In line with results from our previous study and that of other research during COVID-19, women and those with chronic illness were found to be significantly associated with higher severity of DAS [25, 39, 40]. These results are consistent with evidence showing women and those with chronic illness to be more vulnerable to psychological problems than males and those without chronic illness [25, 41]. Current evidence indicates those with chronic illnesses had increased fatality rates and disproportional effects during COVID-19, which could further exacerbate psychological distress linked to separation from loved ones or awaiting migration or travel [42, 43].

Finally, results indicate that a respondent’s situation (i.e. whether they were separated from family, separated from partner/spouse or delayed migration or travel on a temporary visa), was not the significant predictor of moderate to extremely severe depression or anxiety. This result suggests that for the most part, the negative psychological impacts of international travel restrictions did not vary depending on participant situation, and therefore evidence from this study provides a holistic picture of the psychological impacts felt by the many individuals impacted by travel restriction. However, it is also important to note, that we did not set the sample size up to compare between groups and so we may not have been sufficiently powered.


This study has several limitations. Firstly, the results are based on a cross-sectional survey design, and lacks longitudinal follow up. Most respondents were female (73.5%), educated to a tertiary level (91.9%), with an ability to read English and exhibit a competent level of computer literacy due to the online survey format, which could introduce sampling bias as it may not be fully representative of those impacted by international travel restrictions globally who may not speak English or who are lack computer literacy. Secondly, while we used a validated tool, our psychometric results were based on self-reporting, and as such could raise some subjectivity and bias issues as the scores reflect psychological distress not diagnosed by mental health professionals. Further, a baseline measure of mental health was not available or collected, and hence measurement in change due to COVID-19-related travel restrictions was not possible. Despite these limitations, the study provides novel insights into the wider impacts of travel restrictions beyond infection control.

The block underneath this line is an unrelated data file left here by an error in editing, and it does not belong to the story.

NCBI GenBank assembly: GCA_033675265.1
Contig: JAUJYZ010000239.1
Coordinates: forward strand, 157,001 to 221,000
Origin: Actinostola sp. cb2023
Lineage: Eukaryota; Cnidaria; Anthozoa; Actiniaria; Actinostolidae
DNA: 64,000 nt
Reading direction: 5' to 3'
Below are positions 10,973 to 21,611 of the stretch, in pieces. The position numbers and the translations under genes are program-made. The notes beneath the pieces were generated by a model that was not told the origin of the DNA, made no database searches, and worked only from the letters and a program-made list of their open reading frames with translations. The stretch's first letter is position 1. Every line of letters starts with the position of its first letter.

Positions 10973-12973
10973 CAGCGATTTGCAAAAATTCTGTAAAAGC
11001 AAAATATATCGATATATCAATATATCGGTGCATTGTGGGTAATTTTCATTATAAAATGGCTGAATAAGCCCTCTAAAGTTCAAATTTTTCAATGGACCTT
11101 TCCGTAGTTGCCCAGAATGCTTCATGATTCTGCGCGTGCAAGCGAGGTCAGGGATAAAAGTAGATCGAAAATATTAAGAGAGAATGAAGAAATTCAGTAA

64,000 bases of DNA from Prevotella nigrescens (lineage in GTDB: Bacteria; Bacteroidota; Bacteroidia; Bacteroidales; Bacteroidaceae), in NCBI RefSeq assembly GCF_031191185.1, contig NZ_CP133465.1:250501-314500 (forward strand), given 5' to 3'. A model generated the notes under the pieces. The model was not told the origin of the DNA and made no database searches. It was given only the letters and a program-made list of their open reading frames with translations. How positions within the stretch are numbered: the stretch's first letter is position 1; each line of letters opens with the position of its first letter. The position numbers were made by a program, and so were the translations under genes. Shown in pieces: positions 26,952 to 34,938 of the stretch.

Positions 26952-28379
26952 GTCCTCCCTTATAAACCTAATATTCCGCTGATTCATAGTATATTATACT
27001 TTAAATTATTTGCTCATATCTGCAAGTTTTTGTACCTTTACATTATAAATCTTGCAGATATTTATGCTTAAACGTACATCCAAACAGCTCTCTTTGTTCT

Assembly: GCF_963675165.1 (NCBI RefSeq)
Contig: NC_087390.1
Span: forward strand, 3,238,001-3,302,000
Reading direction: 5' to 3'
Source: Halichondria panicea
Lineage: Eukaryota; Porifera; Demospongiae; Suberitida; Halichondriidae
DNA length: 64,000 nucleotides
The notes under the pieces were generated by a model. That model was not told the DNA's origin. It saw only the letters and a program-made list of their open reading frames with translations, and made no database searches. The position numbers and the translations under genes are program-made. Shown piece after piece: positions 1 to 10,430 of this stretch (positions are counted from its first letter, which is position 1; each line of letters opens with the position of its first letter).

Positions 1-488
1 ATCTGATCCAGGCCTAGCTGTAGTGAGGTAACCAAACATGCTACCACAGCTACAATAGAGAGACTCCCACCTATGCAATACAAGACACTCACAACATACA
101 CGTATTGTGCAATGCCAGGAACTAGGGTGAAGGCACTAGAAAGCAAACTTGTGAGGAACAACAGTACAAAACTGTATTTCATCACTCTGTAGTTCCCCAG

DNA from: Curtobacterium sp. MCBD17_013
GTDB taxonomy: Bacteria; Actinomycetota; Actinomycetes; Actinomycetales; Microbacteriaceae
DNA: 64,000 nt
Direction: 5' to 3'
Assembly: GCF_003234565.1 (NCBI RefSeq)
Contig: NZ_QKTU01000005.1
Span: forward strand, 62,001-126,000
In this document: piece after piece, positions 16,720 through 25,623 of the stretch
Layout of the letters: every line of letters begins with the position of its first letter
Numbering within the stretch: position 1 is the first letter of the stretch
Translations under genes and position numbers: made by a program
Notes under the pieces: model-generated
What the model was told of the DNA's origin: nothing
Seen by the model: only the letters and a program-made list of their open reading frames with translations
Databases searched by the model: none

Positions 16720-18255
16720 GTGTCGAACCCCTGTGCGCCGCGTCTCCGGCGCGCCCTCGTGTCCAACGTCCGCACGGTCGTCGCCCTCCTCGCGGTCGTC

Our findings suggest that international travel restrictions have significantly contributed to severe symptoms of depression, anxiety, and stress, as well as financial distress. Results indicate that for those impacted by COVID-19 related travel restrictions, being female, chronic illness and financial stress were predictors of moderate to extremely severe DAS. Work status during COVID-19, specifically being an essential services worker or unemployed were both predictors of higher anxiety, with only essential workers being a predictor of higher stress severity. Being older and having children was associated with decreased odds of moderate to extremely severe DAS. Most respondents reported no government support being offered. The results of this study show both the psychological and financial impacts of international travel restrictions, as well as a severe gap in government services available that are vital to assisting vulnerable groups.

Supporting information

S1 Table. Associations and variance between participant factors and levels of depression, anxiety, and stress (n = 1363).



Thank you to the participants for completing the survey.